This is why they’re called windows into Heaven.

“Even the backgrounds mean something,” Bolin said. “We can’t change them, though they’ll turn out a little different, because every artist is different.”

That’s another simple life lesson learned each Friday at Bolin’s table, a gathering that’s been happening since at least before 2005.

But the iconographers’ history really begins with Waggenspack, who was inspired by an afternoon coffee talk at the Cathedral of St. Joseph.

“It was called, ‘Writing Icons,’” Bolin said. “And she got me involved. We went to St. Joseph Abbey in Covington to learn icon painting, I’ve been doing this since 2001, and I know Augusta had been painting icons for two years before that. Then Father Young at the Cathedral asked us to do an icon workshop.”

“I went to their first workshop,” Davenport added.

Now they all meet at Bolin’s house.

“The Cathedral used to set up a room for us, but it was just easier to meet here,” Bolin said. “We have only a certain number in our group, and we’ve lost a few along the way.”

New members also have filled in the gaps. Blanchard is one of the newer members. He will be exhibiting a photographic essay of the step-by-step process of his painting of the icon, “Our Lady of Perpetual Help,” at the exhibit.

Other group members have picked out favorites to display. Some of the icons will be for sale with all proceeds benefiting the Burden Horticulture Society.

“But we don’t usually sell them,” Bolin said. “I usually give mine away to people who are special to me. I’ve created an icon for each of my children.”

She’ll later lead the way to one of the bedrooms in her house to show groupings of icons representing each saint for which her children are named.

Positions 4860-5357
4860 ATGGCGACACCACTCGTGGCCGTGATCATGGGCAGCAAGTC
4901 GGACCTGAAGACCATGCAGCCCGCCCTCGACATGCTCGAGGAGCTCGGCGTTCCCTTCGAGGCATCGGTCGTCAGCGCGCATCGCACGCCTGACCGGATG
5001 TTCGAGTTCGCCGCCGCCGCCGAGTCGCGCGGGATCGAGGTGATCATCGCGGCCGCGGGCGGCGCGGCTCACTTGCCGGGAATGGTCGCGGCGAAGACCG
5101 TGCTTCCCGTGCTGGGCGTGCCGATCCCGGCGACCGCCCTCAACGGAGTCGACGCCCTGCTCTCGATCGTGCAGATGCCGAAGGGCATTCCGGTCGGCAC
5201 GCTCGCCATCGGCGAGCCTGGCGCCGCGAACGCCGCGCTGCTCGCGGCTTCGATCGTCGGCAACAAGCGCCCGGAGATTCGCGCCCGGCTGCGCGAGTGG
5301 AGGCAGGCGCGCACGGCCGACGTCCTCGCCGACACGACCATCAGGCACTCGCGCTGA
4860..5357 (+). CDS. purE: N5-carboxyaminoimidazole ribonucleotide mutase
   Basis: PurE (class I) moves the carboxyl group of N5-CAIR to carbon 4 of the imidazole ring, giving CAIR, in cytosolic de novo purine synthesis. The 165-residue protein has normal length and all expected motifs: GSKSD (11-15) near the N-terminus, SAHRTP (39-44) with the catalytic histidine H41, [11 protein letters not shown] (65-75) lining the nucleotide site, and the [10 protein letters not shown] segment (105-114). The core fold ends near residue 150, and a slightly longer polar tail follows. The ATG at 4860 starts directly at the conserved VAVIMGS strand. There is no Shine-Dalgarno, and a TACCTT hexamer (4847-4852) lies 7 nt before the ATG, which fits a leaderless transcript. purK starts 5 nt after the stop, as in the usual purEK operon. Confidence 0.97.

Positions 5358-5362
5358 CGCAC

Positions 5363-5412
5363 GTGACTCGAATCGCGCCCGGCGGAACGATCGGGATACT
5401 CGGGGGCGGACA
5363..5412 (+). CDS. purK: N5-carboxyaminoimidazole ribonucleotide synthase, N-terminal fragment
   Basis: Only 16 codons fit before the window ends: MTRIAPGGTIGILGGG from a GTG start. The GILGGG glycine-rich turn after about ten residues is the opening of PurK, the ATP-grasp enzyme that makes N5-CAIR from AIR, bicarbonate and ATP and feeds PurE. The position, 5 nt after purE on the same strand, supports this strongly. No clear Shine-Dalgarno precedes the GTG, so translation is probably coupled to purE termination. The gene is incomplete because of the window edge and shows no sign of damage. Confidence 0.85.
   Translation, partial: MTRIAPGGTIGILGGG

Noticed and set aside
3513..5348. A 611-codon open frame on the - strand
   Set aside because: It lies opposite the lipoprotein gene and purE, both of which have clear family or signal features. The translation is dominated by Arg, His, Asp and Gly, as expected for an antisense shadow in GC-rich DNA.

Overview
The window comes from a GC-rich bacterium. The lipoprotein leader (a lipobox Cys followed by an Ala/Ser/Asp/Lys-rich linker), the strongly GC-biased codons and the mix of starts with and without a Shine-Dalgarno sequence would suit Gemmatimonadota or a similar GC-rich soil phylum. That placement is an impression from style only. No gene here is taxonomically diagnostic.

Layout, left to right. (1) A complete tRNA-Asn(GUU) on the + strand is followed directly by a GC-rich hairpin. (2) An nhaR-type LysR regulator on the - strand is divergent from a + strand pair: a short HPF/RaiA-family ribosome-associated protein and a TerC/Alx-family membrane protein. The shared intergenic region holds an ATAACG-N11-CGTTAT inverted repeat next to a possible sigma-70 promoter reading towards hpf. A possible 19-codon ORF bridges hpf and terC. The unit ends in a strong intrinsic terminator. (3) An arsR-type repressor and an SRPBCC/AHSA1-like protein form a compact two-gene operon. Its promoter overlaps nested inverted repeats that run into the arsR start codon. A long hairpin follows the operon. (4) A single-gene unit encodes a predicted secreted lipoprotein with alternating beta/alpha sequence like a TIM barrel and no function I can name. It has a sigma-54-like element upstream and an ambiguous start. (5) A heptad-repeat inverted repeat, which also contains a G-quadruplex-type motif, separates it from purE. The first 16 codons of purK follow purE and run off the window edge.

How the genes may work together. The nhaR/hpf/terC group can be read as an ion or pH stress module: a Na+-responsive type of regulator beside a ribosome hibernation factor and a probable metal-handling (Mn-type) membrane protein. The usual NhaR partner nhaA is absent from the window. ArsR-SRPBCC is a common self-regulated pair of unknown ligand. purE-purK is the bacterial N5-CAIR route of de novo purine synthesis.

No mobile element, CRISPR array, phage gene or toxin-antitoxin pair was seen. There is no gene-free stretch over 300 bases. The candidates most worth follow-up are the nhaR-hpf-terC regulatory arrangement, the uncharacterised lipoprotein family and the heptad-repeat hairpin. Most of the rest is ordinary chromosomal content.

Other icons that she’s created also hang throughout her home.

“I just don’t sell them,” Bolin said. “But we thought about it, and if the sales can benefit the horticulture society, that would be something good.”

Now, not all of the iconographers are Catholic. There are some Episcopalians in the group. In fact, Laudun was a Christian Scientist before joining the Episcopal church.

“You don’t have to be Catholic to be an iconographer,” Bolin said.

But you do have to take the process seriously. There are rules, and again, there isn’t much room for change in this practice.

This is OK for this group, since most of its members also are painters and can express their individuality in their own work.

But iconography is stringent. Images aren’t to be recreated but transferred onto a specially prepared surface on wood and painted exactly as the original image — or as close as possible.

And though egg tempera is traditional, this group uses a special acrylic paint that produces the same effect.

The acrylic paint, like the tempera, is thin, and layers upon layers must be applied to achieve the icon’s thick, rich colors.

“And the surface of the ideal icon should be as smooth as possible,” Bolin said.

Which is where Abboud feels she falls short in painting the halos. The more she applies the gold paint, the less smooth the surface seems. And trying to smooth it out only amplifies the problem.

“And I want it to be perfect,” Abboud said.

But it never will be. She is a human, after all, living on an imperfect Earth and getting a glimpse of the possibilities through her own window into Heaven.